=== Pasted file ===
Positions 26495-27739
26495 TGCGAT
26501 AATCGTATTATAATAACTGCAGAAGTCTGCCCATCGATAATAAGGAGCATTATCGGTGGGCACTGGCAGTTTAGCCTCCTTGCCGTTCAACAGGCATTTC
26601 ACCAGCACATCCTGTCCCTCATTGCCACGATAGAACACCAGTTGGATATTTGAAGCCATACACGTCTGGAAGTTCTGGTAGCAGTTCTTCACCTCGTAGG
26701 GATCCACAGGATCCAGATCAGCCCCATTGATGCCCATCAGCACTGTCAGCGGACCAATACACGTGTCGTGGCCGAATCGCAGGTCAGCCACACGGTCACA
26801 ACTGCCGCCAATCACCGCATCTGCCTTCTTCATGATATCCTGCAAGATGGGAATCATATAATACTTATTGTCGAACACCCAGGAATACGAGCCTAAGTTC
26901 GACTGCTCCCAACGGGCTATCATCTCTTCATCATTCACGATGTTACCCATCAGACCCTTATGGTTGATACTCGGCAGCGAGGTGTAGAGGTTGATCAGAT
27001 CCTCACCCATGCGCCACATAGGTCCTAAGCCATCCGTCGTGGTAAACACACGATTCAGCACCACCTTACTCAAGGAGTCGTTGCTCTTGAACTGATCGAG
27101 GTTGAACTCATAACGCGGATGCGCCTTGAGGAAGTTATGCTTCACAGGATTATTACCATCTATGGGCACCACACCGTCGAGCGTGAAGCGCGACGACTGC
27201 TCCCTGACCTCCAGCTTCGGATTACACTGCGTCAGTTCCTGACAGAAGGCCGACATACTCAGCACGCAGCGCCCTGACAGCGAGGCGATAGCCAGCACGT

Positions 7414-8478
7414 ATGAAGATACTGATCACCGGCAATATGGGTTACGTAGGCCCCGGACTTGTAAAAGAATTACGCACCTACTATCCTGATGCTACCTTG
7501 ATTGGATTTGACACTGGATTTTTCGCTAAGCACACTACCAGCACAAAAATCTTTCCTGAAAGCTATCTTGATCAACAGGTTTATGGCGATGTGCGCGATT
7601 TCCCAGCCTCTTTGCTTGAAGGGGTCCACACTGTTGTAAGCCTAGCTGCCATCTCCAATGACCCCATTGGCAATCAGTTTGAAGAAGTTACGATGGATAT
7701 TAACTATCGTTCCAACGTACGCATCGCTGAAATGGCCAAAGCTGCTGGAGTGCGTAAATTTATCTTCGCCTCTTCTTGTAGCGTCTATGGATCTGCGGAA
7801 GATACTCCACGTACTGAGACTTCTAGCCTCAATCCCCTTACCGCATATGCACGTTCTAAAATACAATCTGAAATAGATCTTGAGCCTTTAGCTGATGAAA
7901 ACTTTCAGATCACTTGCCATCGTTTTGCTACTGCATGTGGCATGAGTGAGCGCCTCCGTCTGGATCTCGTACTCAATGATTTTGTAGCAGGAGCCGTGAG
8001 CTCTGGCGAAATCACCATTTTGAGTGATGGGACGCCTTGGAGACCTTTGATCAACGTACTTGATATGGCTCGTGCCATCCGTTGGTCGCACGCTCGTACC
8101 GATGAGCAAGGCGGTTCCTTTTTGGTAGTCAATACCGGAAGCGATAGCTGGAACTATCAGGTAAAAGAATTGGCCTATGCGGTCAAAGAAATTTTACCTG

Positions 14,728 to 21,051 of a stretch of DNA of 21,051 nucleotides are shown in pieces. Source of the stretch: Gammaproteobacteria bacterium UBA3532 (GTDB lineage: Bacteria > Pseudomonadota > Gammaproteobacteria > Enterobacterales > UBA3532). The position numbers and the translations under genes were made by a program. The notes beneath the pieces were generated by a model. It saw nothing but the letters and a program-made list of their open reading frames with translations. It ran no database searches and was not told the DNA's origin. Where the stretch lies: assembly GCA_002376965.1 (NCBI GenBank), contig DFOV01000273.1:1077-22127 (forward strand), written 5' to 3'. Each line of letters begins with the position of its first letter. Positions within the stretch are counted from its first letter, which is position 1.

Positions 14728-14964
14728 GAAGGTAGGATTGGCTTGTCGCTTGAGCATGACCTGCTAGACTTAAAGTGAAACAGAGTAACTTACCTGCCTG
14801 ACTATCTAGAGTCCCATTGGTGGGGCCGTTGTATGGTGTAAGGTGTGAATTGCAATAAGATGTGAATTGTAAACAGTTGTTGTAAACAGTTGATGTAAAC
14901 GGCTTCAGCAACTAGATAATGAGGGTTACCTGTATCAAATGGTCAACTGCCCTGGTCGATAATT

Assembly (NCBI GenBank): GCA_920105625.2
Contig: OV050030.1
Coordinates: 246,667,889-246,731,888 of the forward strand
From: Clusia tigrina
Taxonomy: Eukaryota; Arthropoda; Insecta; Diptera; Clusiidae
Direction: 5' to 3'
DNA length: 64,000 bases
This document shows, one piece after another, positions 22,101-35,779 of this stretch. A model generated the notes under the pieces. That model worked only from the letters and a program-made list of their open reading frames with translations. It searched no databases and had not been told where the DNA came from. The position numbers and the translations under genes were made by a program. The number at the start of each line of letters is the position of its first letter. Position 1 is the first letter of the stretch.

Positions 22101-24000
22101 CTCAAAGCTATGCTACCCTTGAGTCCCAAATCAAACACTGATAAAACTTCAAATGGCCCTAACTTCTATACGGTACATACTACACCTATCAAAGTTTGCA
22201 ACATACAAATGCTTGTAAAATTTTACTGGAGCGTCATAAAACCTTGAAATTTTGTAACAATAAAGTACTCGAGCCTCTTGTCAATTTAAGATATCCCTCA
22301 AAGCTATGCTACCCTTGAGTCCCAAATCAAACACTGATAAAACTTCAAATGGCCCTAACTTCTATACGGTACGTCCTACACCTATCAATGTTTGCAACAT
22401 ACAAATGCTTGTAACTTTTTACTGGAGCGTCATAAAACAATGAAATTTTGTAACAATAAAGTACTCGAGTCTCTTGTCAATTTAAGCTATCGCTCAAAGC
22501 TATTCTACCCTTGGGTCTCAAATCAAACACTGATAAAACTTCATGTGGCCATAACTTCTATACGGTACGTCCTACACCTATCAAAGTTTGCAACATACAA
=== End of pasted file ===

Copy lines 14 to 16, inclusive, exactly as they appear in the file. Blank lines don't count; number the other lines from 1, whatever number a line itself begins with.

7601 TCCCAGCCTCTTTGCTTGAAGGGGTCCACACTGTTGTAAGCCTAGCTGCCATCTCCAATGACCCCATTGGCAATCAGTTTGAAGAAGTTACGATGGATAT
7701 TAACTATCGTTCCAACGTACGCATCGCTGAAATGGCCAAAGCTGCTGGAGTGCGTAAATTTATCTTCGCCTCTTCTTGTAGCGTCTATGGATCTGCGGAA
7801 GATACTCCACGTACTGAGACTTCTAGCCTCAATCCCCTTACCGCATATGCACGTTCTAAAATACAATCTGAAATAGATCTTGAGCCTTTAGCTGATGAAA